When it first came out, Ophelia (2018) was called a feminist take on Hamlet. That’s not a bad read of the movie because it does re-tell Shakespeare’s play from the point of view of its female characters, mostly Ophelia but also Gertrude. Hamlet is a minor figure around whom events circle but who doesn’t get any of the grand soliloquies and such that the character is known for.
Daisy Ridley of Star Wars fame stars as a rebellious Ophelia who’s taken under Queen Gertrude’s (Naomi Watts) wing as a lady-in-waiting. There’s a bit about Ophelia not being nobility and the other ladies-in-waiting are, which struck me as odd since Ophelia’s father Polonius is chief councillor to the king so he’s well-positioned in some way. She’s also shown to be a bit of a tomboy — running around in the woods and such — and she likes to read, which is either forbidden or discouraged for women. Thus, a non-traditional girl for the time and place.
Oh and where and when is this story set? Unclear, much like the original play! We’re in Elsinore in Denmark, not that anyone or anything is noticeably Danish, and the period is just vaguely medieval. The costumes have a whiff of historical styling but in a fantasy, pretty pretty princess fashion. There are obvious nods to Pre-Raphaelite art, which is, of course, a 19th-century version of the Middle Ages. Costume designer Massimo Cantini Parrini confirms this influence in an interview with Vogue, saying:
“Most significant were probably the paintings of John William Waterhouse; the palette of the great British paintings by J.M.W. Turner; and the opera of Macbeth that Piero Tosi designed in the ’50s was another important reference for me.”
The film opens with a direct reference to Pre-Raphaelite art with Ophelia “drowning” in the river surrounded by flowers and lily pads.
The plot subverts this image — and Shakespeare’s plot — in significant ways. The movie is adapted from a young-adult novel by Lisa Klein but apparently the film goes even farther in changing the story from Hamlet. And even though I’m a super-big English lit geek, I enjoyed the twists, they worked for me, and made sense within this film. Gertrude actually becomes a more nuanced tragic character than Ophelia, and maybe since I’m on the other side of 50, I appreciate that more than I might have when I first read Hamlet waaaay back in high school.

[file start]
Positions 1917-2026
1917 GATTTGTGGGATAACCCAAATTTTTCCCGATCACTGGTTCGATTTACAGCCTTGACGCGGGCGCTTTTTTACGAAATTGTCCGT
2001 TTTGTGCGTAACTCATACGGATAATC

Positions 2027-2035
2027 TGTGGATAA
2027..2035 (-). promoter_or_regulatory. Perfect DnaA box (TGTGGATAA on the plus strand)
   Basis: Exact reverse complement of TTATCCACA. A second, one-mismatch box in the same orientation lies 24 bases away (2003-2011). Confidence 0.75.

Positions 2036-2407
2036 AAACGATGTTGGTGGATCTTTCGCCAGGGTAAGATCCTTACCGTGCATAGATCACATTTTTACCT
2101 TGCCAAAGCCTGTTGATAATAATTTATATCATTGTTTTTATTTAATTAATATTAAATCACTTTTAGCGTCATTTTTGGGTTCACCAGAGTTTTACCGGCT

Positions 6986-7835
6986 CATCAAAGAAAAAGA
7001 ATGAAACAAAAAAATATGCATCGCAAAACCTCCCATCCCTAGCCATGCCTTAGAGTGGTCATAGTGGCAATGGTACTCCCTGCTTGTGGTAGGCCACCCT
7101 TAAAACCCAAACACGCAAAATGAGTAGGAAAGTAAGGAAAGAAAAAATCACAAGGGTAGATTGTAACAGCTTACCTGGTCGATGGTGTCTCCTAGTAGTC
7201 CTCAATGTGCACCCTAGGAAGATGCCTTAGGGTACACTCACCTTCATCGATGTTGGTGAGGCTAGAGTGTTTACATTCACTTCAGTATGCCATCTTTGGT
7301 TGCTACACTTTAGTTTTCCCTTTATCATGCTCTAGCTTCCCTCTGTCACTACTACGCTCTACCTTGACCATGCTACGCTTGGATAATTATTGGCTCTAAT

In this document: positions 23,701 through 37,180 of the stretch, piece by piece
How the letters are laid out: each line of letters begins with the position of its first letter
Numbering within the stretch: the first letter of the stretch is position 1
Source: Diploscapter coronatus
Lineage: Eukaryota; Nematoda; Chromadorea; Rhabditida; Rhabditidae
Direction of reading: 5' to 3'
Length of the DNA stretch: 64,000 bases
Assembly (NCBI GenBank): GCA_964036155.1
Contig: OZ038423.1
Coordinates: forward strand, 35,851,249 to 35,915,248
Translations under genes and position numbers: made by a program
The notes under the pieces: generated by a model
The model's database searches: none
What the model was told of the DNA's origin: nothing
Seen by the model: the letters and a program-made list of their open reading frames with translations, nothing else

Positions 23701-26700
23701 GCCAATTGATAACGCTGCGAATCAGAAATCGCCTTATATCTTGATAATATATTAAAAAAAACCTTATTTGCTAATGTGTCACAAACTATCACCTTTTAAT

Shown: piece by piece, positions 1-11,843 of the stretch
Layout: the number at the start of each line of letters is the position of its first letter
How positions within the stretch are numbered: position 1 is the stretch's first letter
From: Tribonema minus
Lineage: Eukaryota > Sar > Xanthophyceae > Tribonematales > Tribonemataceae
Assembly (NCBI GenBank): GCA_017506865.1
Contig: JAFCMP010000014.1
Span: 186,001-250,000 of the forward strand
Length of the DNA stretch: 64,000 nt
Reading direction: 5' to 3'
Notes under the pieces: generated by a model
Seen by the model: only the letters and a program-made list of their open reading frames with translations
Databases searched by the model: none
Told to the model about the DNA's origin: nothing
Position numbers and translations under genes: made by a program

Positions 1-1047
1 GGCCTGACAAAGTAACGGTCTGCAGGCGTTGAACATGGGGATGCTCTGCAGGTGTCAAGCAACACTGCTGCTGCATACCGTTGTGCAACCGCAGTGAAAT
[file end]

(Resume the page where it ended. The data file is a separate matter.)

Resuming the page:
The influence of Pre-Raphaelite artist John William Waterhouse is seen everywhere but especially in the main blue-green gown Ophelia wears. He painted several “Ophelias” in blue-ish gowns that the costume designer may have considered.
Massimo Cantini Parrini gives all the women very beautiful, languid, elegant garments. If nothing else, this is an incredibly beautiful movie to look at. He told Vogue:
“I wanted the clothes to express femininity as very fluid, exalting the women at the center of the film as strong characters. With the story’s historical period, it was important that the audience could get enchanted by the clothes enough to imagine the sensuality breathing below the surface.”
And while this movie doesn’t declare itself to take place in a particular year, Massimo Cantini Parrini did his historical research:
“When I face a new film, whether [it’s] contemporary or historical, the first thing I do is visit museums in Italy, and elsewhere in Europe if I can, looking for inspiration, looking for the idea. It is only through a stark concept that my vision materializes … to bring out the best possibilities, and avoid the trivial or stereotypes, to land on something unique. My job is not just to costume a character, but also to dress an actress in a manner that helps her physically tell the story.”
He was also on a budget, which does not show at all!
“On Ophelia, I had barely six weeks of preparation before the shooting started. Managing a movie that was so aesthetically rich, plus with a stellar range of cast to serve, was not easy. … We had a quite limited budget, but thankfully I am experienced at period pictures — and at short timetables!”
Have you seen Ophelia? How do you feel about messing around with classic literature?